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J Am Soc Nephrol. 2003 Dec;14(12):3027-38.

Localization and regulation of the ATP6V0A4 (a4) vacuolar H+-ATPase subunit defective in an inherited form of distal renal tubular acidosis.

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  • 1Departments of Cellular and Molecular Physiology, Genetics, and Surgery, Yale University School of Medicine, New Haven, Connecticut, USA.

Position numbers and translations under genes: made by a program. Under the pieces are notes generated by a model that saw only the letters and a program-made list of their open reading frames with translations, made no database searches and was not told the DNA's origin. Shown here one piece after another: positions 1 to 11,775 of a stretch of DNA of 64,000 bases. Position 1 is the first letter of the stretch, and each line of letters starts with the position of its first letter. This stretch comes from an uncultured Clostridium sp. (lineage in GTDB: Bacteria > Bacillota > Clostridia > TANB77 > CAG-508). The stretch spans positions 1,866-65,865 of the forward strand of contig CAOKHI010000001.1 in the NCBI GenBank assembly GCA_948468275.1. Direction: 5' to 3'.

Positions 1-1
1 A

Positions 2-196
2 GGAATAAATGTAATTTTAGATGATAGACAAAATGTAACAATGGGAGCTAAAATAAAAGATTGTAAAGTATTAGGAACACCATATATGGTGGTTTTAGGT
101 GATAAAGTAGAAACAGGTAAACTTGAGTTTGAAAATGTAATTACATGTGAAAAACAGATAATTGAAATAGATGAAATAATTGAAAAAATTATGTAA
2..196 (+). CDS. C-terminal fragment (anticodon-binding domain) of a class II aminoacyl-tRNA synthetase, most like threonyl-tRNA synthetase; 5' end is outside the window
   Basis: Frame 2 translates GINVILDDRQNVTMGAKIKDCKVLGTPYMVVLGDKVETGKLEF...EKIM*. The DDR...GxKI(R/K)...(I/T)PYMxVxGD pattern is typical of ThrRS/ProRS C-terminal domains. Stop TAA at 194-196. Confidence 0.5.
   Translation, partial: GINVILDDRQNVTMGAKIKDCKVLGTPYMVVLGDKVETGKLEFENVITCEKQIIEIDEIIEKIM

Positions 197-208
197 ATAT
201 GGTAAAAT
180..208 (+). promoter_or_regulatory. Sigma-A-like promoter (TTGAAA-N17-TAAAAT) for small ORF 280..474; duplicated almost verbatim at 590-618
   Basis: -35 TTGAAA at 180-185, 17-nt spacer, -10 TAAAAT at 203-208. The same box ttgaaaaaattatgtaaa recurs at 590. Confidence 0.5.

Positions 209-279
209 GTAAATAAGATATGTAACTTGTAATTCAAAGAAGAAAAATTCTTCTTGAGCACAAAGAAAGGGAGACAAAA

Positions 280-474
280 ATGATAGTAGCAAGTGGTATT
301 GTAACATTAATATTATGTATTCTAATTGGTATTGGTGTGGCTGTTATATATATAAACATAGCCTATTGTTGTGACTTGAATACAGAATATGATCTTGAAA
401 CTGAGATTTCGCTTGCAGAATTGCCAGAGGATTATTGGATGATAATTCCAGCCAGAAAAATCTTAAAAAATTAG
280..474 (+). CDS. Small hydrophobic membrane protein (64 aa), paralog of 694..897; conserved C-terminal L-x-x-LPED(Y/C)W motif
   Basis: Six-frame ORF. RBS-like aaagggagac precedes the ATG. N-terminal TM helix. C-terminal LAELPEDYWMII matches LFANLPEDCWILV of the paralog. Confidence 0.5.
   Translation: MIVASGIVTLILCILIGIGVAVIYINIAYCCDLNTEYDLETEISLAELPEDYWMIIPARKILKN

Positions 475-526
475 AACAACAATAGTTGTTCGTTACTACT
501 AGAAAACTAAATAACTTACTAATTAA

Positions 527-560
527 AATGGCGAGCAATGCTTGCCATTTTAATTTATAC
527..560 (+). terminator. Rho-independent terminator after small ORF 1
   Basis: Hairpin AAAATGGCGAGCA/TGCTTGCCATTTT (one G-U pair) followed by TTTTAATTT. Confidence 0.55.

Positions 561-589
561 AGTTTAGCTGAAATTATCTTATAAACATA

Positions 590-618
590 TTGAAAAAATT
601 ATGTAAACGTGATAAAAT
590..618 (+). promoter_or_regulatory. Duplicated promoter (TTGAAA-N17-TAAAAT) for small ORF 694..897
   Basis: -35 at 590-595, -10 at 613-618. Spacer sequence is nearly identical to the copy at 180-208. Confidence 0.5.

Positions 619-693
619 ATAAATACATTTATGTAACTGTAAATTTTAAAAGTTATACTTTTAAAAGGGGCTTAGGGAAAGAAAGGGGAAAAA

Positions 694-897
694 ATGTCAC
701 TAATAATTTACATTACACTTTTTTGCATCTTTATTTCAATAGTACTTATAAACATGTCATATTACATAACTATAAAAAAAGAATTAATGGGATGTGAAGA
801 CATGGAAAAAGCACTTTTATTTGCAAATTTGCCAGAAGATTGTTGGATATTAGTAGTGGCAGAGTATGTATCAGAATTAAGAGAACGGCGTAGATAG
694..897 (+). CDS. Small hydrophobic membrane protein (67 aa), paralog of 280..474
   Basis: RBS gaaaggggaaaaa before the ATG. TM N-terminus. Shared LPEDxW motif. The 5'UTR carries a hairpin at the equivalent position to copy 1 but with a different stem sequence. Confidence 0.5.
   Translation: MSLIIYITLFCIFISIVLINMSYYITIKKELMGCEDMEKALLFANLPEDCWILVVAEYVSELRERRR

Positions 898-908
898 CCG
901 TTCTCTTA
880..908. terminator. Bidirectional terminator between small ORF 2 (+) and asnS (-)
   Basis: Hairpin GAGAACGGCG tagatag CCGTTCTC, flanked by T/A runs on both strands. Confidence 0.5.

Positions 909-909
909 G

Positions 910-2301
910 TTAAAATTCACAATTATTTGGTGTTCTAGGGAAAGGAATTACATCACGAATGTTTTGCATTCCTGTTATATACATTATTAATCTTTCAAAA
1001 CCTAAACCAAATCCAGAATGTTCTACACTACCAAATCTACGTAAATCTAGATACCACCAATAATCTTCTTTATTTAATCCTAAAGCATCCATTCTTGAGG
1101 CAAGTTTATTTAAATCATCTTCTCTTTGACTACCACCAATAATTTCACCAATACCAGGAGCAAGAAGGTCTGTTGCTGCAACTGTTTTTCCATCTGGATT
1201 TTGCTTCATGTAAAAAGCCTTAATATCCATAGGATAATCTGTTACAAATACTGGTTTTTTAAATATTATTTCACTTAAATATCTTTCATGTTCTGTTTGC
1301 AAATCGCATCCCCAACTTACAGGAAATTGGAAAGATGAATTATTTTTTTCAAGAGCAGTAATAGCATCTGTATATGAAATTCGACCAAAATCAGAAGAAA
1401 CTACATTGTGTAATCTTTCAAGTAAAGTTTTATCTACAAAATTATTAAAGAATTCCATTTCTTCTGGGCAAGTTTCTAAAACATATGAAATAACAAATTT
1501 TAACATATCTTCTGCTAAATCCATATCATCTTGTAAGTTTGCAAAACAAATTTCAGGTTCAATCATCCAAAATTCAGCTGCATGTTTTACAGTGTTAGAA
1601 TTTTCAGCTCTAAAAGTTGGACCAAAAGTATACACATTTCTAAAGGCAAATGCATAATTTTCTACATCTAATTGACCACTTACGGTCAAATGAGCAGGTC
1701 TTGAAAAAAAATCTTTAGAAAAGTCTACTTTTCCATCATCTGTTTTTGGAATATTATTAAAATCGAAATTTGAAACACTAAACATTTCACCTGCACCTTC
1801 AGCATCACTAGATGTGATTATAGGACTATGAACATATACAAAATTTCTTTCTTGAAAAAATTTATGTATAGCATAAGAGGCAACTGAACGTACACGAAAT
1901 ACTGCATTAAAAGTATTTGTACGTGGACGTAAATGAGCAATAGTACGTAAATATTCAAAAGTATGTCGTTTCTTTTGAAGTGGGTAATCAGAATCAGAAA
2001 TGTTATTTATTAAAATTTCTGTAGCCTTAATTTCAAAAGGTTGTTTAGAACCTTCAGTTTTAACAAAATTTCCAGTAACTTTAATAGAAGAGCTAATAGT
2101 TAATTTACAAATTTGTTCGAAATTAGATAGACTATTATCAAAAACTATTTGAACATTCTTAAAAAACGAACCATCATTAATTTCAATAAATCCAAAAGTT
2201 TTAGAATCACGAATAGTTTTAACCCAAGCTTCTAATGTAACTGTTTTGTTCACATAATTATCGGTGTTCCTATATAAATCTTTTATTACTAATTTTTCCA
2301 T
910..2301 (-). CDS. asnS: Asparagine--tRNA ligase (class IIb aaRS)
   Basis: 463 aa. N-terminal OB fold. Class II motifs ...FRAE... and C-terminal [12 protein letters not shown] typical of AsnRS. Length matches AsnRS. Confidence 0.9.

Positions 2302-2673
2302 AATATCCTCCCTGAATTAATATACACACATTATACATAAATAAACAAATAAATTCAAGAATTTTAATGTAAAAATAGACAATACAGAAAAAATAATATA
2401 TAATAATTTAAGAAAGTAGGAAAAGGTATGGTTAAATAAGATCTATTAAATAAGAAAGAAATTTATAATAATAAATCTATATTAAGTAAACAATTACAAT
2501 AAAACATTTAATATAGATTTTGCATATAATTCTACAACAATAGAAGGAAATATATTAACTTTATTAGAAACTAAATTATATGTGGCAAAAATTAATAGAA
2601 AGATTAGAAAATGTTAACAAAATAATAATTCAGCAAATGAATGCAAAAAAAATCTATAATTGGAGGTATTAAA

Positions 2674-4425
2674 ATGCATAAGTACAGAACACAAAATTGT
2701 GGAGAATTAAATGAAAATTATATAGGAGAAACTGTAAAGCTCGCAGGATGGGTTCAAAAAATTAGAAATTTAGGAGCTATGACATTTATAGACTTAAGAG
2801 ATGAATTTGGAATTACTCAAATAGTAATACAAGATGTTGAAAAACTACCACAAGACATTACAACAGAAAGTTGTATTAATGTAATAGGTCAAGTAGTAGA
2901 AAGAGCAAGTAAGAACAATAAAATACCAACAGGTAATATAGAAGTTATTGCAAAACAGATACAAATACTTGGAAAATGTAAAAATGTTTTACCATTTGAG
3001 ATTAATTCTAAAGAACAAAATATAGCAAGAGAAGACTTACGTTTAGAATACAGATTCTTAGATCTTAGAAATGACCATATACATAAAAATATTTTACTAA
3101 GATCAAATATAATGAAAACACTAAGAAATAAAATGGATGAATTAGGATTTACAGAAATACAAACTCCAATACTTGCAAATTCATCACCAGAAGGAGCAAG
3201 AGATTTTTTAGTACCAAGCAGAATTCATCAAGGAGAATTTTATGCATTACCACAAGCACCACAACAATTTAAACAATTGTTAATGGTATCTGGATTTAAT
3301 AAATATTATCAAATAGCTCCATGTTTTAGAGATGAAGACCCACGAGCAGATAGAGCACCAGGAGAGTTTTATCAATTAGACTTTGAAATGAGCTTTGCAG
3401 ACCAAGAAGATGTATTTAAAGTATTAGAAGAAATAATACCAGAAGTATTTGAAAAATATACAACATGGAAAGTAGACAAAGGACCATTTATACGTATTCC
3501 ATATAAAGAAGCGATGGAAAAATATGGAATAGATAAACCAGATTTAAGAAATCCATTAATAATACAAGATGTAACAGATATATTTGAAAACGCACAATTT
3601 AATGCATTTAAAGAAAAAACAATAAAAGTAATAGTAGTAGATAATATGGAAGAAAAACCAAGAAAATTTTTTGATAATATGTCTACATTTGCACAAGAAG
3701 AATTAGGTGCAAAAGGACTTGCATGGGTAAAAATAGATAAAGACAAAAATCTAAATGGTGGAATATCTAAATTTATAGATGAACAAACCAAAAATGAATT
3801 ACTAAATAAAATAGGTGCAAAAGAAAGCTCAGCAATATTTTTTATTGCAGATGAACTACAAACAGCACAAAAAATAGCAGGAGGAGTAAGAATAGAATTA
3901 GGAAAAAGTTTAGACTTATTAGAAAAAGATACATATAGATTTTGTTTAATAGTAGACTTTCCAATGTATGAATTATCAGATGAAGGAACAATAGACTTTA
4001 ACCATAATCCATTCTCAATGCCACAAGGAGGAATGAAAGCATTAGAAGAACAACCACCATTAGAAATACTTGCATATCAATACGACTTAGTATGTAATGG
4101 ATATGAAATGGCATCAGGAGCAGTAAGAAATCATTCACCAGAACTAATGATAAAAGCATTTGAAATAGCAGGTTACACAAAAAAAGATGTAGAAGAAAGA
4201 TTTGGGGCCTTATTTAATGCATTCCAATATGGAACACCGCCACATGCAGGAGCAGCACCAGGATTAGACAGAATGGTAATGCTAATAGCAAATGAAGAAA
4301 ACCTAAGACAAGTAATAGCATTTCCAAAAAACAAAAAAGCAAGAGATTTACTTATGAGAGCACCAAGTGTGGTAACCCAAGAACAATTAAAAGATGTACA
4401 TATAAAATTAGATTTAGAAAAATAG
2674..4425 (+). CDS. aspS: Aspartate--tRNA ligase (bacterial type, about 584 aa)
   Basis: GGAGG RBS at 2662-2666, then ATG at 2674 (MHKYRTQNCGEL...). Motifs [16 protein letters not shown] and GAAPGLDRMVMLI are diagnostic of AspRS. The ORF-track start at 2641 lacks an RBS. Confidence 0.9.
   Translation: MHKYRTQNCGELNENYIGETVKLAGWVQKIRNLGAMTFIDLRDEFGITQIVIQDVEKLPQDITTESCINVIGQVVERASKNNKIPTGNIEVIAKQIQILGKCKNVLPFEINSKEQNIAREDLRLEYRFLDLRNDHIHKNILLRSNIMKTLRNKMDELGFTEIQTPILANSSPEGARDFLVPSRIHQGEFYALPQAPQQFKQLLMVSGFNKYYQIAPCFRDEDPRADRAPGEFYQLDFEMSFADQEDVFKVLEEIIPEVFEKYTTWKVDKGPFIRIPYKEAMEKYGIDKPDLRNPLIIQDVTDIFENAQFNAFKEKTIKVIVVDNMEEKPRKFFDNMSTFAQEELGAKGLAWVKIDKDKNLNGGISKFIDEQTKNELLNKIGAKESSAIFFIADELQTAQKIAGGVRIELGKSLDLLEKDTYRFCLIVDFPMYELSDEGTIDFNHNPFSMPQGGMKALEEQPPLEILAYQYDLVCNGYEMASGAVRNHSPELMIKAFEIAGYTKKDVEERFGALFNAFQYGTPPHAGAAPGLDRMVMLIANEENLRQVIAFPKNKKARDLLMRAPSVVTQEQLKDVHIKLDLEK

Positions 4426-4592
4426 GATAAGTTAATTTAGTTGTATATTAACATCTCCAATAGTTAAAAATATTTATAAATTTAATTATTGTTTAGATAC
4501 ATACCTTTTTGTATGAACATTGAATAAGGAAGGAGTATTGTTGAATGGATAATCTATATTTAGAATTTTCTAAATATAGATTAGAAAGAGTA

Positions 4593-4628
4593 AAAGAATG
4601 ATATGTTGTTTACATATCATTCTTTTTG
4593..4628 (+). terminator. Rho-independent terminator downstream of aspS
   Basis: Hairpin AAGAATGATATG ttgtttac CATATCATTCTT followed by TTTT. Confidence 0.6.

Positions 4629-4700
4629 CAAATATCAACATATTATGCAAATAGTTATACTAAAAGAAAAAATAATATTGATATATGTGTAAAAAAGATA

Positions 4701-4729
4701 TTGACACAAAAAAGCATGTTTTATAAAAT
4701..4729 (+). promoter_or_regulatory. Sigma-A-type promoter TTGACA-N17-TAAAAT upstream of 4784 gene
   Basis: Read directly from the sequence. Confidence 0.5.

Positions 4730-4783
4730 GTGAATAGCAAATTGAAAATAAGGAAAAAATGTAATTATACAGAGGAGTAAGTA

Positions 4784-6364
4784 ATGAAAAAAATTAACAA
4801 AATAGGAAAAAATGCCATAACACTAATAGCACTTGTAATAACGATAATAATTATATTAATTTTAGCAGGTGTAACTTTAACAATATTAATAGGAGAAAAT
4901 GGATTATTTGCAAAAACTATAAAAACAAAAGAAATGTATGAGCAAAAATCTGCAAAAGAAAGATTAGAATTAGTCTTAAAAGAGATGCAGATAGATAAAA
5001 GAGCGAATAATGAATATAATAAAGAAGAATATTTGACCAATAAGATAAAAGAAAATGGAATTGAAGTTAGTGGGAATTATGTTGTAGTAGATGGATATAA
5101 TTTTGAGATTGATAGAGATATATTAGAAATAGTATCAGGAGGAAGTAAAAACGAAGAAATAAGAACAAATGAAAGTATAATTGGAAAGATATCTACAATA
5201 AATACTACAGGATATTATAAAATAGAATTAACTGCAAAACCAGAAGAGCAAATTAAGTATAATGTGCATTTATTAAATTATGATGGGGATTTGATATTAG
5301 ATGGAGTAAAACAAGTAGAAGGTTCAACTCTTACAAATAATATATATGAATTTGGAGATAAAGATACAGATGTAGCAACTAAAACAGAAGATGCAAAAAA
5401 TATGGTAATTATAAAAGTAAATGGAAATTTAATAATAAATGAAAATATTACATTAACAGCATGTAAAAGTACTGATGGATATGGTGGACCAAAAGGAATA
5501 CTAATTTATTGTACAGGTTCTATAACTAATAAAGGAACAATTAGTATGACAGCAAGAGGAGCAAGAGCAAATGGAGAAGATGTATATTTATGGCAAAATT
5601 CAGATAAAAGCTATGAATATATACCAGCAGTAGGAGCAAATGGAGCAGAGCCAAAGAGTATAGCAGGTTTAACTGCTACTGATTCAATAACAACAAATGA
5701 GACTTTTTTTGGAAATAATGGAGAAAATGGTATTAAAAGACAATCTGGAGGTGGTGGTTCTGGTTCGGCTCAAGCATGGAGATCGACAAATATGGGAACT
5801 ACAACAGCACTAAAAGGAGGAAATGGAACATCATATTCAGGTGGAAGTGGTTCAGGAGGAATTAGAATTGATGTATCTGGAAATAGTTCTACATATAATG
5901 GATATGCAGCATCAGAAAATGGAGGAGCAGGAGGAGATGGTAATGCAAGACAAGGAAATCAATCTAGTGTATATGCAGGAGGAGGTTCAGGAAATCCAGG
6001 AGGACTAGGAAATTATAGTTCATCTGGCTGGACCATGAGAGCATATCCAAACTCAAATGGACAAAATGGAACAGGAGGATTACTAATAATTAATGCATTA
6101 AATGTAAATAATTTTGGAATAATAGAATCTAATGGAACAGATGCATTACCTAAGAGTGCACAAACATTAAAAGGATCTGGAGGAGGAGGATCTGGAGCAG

Vacuolar-type H(+)-ATPases (V-H(+)-ATPases) are the major H(+)-secreting protein in the distal portion of the nephron and are involved in net H(+) secretion (bicarbonate generation) or H(+) reabsorption (net bicarbonate secretion). In addition, V-H(+)-ATPases are involved in HCO(3)(-) reabsorption in the proximal tubule and distal tubule. V-H(+)-ATPases consist of at least 13 subunits, the functions of which have not all been elucidated. Mutations in the accessory ATP6V0A4 (a4 isoform) subunit have recently been shown to cause an inherited form of distal renal tubular acidosis in humans. Here, the localization of this subunit in human and mouse kidney was studied and the regulation of expression and localization of this subunit in mouse kidney in response to acid-base and electrolyte intake was investigated. Reverse transcription-PCR on dissected mouse nephron segments amplified a4-specific transcripts in proximal tubule, loop of Henle, distal convoluted tubule, and cortical and medullary collecting duct. a4 protein was localized by immunohistochemistry to the apical compartment of the proximal tubule (S1/S2 segment), the loop of Henle, the intercalated cells of the distal convoluted tubule, the connecting segment, and all intercalated cells of the entire collecting duct in human and mouse kidney. All types of intercalated cells expressed a4. NH(4)Cl or NaHCO(3) loading for 24 h, 48 h, or 7 d as well as K(+) depletion for 7 and 14 d had no influence on a4 protein expression levels in either cortex or medulla as determined by Western blotting. Immunohistochemistry, however, demonstrated a subcellular redistribution of a4 in response to the different stimuli. NH(4)Cl and K(+) depletion led to a pronounced apical staining in the connecting segment, cortical collecting duct, and outer medullary collecting duct, whereas NaHCO(3) loading caused a stronger bipolar staining in the cortical collecting duct. Taken together, these results demonstrate a4 expression in the proximal tubule, loop of Henle, distal tubule, and collecting duct and suggest that under conditions in which increased V-H(+)-ATPase activity is required, a4 is regulated by trafficking but not protein expression. This may allow for the rapid adaptation of V-H(+)-ATPase activity to altered acid-base intake to achieve systemic pH homeostasis. The significance of a4 expression in the proximal tubule in the context of distal renal tubular acidosis will require further clarification.

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